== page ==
Research Ancestors Ireland can help trace your ancestry. Please see the contact form.



Molly Malone

Belfast’s Nuala with the Hula, New York’s Lady Liberty and now Dublin’s Molly Malone. Honestly, although I come from a seafaring family, I don’t have a girl in every port.

Molly’s statue which dates from 1988 originally stood in Dublin’s Grafton Street before being relocated to Suffolk Street in 2014. She is an attraction for many tourists visiting Dublin, including those tracing their Irish ancestry and family history. Her buxom nature is purely incidental! As with many Dublin statues, she has a nickname: The Tart with the Cart.

The Molly Malone song tells a tale of a 17th century fishmonger and hawker who traded from a cart on the streets of Dublin.  One story suggests she plied a different trade by night!!  Poor Molly caught the fever and died prematurely. She is immortalised in the song of her name, sometimes referred to as “Cockles and Mussels” or In “In Dublin’s Fair City”.

Liberty Lives

Nuala with the Hula is not alone

Sometime ago I posted Belfast’s Nuala with the Hula playing hoopla. Nuala has now found a kindred spirit: a moving Lady Liberty.

Like Nuala, New York’s Statue of Liberty has a long standing connection with genealogy. The statue is an icon of the United States and was a welcoming sight to many Irish, Scottish, English, Welsh and other European immigrants arriving from abroad. She is located on Ellis Island and was the gateway for over 12 million immigrants to the United States.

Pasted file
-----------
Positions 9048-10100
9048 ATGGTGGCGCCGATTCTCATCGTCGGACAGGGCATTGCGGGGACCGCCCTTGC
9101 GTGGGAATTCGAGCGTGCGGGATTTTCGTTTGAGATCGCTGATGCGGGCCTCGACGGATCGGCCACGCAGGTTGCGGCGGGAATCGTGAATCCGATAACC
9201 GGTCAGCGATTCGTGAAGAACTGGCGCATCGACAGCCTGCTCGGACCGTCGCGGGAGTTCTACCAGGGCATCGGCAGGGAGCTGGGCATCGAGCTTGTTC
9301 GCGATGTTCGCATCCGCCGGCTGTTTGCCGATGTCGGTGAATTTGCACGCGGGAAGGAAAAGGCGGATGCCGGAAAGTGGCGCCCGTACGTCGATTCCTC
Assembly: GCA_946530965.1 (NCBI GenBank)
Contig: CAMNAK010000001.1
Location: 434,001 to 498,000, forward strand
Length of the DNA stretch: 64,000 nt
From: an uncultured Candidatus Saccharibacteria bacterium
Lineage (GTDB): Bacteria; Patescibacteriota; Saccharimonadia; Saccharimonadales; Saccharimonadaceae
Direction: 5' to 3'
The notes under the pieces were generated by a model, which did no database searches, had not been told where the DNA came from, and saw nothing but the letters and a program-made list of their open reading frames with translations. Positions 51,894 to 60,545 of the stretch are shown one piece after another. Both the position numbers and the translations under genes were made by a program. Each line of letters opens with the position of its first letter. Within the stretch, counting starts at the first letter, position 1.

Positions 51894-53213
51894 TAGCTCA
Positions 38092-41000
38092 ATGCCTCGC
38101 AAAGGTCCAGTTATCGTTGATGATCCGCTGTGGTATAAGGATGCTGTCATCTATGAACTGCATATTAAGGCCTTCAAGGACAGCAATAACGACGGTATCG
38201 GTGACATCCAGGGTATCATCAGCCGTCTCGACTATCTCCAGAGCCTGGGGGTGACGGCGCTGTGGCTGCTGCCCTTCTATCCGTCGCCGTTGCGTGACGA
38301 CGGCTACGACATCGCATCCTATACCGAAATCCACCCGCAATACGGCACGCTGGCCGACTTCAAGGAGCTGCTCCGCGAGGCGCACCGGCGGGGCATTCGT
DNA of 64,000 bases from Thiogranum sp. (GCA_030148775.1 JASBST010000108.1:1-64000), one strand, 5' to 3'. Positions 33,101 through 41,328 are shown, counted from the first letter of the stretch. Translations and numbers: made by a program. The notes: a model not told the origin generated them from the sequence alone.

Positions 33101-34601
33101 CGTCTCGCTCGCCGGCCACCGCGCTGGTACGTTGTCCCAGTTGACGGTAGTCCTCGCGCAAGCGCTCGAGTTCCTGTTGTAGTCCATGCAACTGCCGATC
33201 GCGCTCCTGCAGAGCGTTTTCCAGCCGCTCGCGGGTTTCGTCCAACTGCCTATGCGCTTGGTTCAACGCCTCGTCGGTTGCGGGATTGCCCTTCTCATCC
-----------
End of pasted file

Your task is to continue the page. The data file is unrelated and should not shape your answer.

Statue of Liberty

The Ellis Island Foundation projects include a museum, The American Immigrant Wall of Honor and the American Family Immigration History Center. The Centre is a valuable resource  when researching family history

To find out more, click on the following link:

Ellis Island

Nuala with the Hula

Nuala 1A number of people have asked me about my logo. It represents the Thanksgiving Statue which stands on the banks of the River Lagan in Belfast. It was constructed in 2007 and is almost 20 metres high.

As with other public works of art in Ireland the sculpture has been given several nicknames. These include:

Nuala with the Hula

The Belle on the Ball

The Thing with the Ring

She represents various themes associated with hope, aspiration, peace and reconciliation and is derived from images of Classical and Celtic mythology. Her position on the globe signifies a unified approach to life on this earth. It encompasses oneness, while celebrating the diversity of culture. The globe at her feet indicates the universal philosophy of peace, harmony and thanksgiving, and has marked on its surface the cities where the people and industries of Belfast migrated and exported to.

The aim of the sculpture is to bring people together, change hearts and minds and to make bridges across the divides in our community.

As a genealogist I believe researching your ancestry, discovering your family history and developing your family tree gives you an insight into your own social history and provides an opportunity to understand others.